I acquired the photograph almost in response to a kind of challenge: a gallery visitor had commented, "I really like that photo but I couldn't have it on the wall, it's just too intense."
This is one problem with showing documentary or photojournalistic images in a gallery; they are kinda hard to sell (but that's never been a major concern at Photospace). Another problem is the photos were originally taken not with the intention of exhibition, but for magazine publication. (The international market for magazine photo stories has declined substantially, even from what it was in the late 20th century.)
So when exhibiting what are essentially press photos, how much caption information, if any, should be provided? Should the image be able to stand on its own, sans caption? Can an individual image speak for itself, without the support of its neighbours? Is that even important? I think this is one image, at least, that is capable of standing alone and speaking for itself. It is visually strong, engaging, and it speaks of armed conflict in the wider sense as well.
Bryn Evans travelled to Bougainville in 1997, at the peak time of the island's struggle for independence from Papua New Guinea. He was transported from PNG to Bougainville in a small boat under cover of darkness, and even then the boat was shot at. He was the only foreign photographer on the island at the time, and it was a dangerous place for everyone, local or foreign. 20,000-30,000 people were killed in the fighting, I understand. The conflict was not widely or well covered by western media.
The Wikipedia info on the Bougainville conflict is scant:
OK, that was the easy bit. Now here comes the tricky bit.
After writing this far, I left Photospace for the Geoffrey Batchen lecture at the Wellington City Gallery (but via a wine tasting of the magnificent Elder Pinot). This repeat of the the 2013 Peter Turner Memorial Lecture (the first one suffered a disruption by Wellington's August 16 earthquake) got me a-thinkin'. The photo-historian's lecture discussed the present proliferation and dissemination of digital images and some artists' responses to those things, and others' art-about-photography works using photographic materials, digitisations of historic photos, etc - images and photo-objects made without cameras. While somewhat interesting, the lecture slides showed images not of any objective reality, any recording of experience, or of something that once was; but almost the complete opposite.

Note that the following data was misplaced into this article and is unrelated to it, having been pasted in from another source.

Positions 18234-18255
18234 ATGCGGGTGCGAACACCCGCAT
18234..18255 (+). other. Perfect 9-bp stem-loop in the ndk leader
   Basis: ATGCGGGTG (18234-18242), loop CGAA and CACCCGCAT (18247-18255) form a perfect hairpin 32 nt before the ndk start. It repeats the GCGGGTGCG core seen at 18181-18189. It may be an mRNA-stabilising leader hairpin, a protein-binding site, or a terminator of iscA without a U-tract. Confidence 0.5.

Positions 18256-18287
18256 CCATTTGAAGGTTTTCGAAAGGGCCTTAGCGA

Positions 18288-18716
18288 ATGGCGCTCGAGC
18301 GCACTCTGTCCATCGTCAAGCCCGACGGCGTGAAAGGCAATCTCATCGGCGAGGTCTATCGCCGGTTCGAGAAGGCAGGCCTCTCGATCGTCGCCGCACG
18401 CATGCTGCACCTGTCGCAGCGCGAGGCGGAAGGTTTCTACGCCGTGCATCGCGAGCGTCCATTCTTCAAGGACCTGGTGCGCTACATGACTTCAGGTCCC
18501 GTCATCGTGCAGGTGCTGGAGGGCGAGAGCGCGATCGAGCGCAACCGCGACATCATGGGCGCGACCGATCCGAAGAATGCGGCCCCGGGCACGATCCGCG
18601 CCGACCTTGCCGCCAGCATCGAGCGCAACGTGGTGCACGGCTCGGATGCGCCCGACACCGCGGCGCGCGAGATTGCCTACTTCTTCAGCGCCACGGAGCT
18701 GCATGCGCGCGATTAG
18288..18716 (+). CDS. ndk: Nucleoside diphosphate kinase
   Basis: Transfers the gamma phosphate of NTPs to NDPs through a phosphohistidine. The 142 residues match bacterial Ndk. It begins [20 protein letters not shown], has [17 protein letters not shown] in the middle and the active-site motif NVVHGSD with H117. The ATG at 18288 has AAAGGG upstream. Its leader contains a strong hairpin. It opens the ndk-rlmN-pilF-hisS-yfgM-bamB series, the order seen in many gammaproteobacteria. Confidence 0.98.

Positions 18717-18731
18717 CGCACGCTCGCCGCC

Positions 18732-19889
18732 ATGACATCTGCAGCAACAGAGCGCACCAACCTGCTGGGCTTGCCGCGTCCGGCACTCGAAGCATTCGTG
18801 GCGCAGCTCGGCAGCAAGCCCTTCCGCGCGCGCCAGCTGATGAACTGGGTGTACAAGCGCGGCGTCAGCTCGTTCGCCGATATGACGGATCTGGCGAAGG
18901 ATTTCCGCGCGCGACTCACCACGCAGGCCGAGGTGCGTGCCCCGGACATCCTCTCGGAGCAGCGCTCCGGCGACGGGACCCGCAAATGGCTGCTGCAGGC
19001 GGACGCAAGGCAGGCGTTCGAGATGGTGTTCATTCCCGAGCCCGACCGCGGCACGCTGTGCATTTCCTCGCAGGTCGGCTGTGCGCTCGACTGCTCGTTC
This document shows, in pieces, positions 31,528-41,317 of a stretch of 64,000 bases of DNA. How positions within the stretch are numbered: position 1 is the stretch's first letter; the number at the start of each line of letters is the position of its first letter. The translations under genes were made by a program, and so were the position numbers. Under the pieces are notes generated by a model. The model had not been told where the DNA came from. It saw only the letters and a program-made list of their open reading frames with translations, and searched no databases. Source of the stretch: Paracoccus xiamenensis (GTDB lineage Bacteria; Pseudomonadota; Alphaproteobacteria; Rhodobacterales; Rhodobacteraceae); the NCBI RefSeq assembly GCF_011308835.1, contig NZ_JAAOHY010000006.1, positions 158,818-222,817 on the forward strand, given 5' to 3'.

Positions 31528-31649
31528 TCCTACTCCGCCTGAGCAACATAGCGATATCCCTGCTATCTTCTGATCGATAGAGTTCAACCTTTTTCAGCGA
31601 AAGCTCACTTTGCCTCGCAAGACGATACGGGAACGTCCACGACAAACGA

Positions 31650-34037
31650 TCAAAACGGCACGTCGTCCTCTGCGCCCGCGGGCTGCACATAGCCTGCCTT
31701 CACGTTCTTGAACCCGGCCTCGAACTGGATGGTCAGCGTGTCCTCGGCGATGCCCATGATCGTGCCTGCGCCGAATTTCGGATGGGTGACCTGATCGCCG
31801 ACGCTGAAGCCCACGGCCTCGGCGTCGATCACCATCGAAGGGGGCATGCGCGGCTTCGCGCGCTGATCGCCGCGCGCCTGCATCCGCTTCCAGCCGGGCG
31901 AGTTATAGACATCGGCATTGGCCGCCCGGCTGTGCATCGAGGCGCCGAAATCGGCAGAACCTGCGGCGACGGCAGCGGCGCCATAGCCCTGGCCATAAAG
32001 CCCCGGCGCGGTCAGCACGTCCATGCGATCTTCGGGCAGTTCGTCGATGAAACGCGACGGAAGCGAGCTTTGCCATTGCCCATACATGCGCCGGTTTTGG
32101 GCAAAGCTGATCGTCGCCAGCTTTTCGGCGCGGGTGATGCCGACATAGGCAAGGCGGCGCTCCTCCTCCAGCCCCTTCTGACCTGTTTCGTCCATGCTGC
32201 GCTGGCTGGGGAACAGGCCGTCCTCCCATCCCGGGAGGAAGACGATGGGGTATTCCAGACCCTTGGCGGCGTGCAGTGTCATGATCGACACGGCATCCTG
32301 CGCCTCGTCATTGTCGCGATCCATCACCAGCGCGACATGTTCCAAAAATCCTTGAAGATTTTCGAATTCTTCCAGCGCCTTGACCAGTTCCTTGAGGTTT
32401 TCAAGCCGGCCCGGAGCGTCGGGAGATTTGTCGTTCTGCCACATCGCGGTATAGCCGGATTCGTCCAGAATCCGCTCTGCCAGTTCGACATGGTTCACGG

Personally, I find photography (or non-photography) about photography about as interesting as novels in which the main character is a writer. Some of the authors write what they know but haven't been out of school long enough to know or experience anything.
Bryn Evans' photograph is very much what the Batchen lecture was not about, or perhaps what is now to be considered quaint but no longer interesting; that which did once exist and was witnessed and photographed - in this case an individual human being engaged in armed struggle in a place exotic to us. This armed man walked out of the sweating jungle some time in 1997 and into the close proximity of Bryn Evans from Wellington, New Zealand, who took his photograph with a Nikon camera and a length of 35mm Kodak Tri-X black and white film. Now a silver-gelatine (darkroom-made) print of that photo sits within a frame in a house in the genteel suburb of Khandallah. (Actually, it's in the gallery for a spell.)
The Bougainville photo was taken at the end of the 20th century, and perhaps it and its ilk are doomed to remain there. The 21st century doesn't care about stuff like that. It's neither intellectually stimulating enough nor entertaining enough; it just doesn't belong here, now. And even though some good people cared enough to make a feature film about the Bougainville struggle (Mr Pip), my presence in Wednesday night's audience lowered its average age, and I'm fifty. There was a noticeable absence of popcorn.
But do come to the Andrew Ross exhibition at Photospace, opening tonight (October 4th, 5pm) where you can see more photos just as alien to the 21st century, but taken from firmly within it, and with great care, by an actual photographer - a very good one - who is intensely interested in the real world and the people and things that are in it.